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Agencies team up to protect manatees from boaters

Marine details increase to help protect endangered animals

JACKSONVILLE, Fla. – Manatees are injured or killed ever year by boaters who aren't paying attention, authorities say. And law enforcement agencies anticipate even more boats will hit the water this boating season, putting marine animals at risk.

The Jacksonville Sheriff's Office is joining with other local agencies to increase marine details to help protect the endangered species.
 
With 125 square miles of waterway in Jacksonville, you're bound to sail upon a manatee or two and not even know it.
 
"No matter how large or small your vessel is, you can do damage, you can harm the animal, you can injure the animal, you can change their habitats and you can even kill the animal with your vessel," JSO Officer P.T. Williams said.
 
There were four boat-related manatee deaths in Jacksonville in 2013. Last year, there were none.
 
"Not having any manatee deaths this past year is a big step for us in Jacksonville," Williams said.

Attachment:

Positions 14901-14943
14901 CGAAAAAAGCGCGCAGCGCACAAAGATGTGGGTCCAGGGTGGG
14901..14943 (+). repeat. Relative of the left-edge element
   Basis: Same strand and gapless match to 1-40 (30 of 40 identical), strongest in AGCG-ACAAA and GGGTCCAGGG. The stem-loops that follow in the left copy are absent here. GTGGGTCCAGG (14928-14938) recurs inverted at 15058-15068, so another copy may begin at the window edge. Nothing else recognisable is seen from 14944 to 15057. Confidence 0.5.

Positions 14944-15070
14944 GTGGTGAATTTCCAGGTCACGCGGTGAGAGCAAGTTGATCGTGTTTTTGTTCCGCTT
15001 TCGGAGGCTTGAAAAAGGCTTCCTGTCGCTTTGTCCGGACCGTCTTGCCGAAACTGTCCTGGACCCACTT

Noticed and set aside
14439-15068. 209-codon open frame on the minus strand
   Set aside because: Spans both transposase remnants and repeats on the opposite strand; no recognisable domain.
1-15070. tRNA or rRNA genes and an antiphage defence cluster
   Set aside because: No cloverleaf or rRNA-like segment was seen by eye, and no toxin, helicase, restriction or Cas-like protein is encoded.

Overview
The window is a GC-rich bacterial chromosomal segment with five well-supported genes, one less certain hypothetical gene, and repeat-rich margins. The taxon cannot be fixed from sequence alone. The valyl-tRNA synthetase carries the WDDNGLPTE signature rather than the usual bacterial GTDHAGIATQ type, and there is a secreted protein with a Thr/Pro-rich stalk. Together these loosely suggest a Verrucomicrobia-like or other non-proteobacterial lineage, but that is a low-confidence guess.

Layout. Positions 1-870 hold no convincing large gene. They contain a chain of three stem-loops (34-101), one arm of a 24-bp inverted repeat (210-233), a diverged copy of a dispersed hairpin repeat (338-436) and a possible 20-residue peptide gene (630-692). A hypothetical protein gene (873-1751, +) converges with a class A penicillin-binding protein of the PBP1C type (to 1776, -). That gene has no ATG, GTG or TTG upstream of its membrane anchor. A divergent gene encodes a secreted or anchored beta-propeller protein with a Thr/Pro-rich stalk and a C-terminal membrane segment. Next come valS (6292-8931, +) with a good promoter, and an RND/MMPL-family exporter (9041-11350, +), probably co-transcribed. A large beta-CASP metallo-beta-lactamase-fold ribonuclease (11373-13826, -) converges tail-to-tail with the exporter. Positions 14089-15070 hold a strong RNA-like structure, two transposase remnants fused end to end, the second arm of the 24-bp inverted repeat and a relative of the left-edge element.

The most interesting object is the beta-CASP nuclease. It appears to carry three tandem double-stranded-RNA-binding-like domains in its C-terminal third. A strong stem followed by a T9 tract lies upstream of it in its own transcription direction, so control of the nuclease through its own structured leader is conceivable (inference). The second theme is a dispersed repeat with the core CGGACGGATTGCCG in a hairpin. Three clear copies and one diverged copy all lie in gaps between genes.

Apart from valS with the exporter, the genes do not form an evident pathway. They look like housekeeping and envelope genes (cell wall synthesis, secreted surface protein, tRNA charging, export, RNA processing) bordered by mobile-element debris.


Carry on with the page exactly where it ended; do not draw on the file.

Officers, who credit the manatee enforcement campaign and want to keep a clean record, are urging boaters to pay attention to speed limits and to be on high alert when traveling through manatee zones, which are marked with buoys and signs.
 
Because manatees are an endangered species, there are laws in place to protect them.
 
"It is illegal to feed or water manatees or to change their behavior in any way, which is considered harassment," said Nadia Gordon of the Florida Fish and Wildlife Conservation Commission.
 
Interfering with the sea cows could cost you.
 
"Federal fines range from $125 to $25,000 and/or six months imprisonment under the Endangered Species Act," said Officer Patricia Grant of the JSO Marine Unit.

Authorities say that if you're out boating and you spot an injured or dead manatee, it's important to contact the FWC immediately. The FWC Wildlife Alert Hotline is 1-888-404-FWCC, ext. 7. A dispatcher will connect you to a biologist.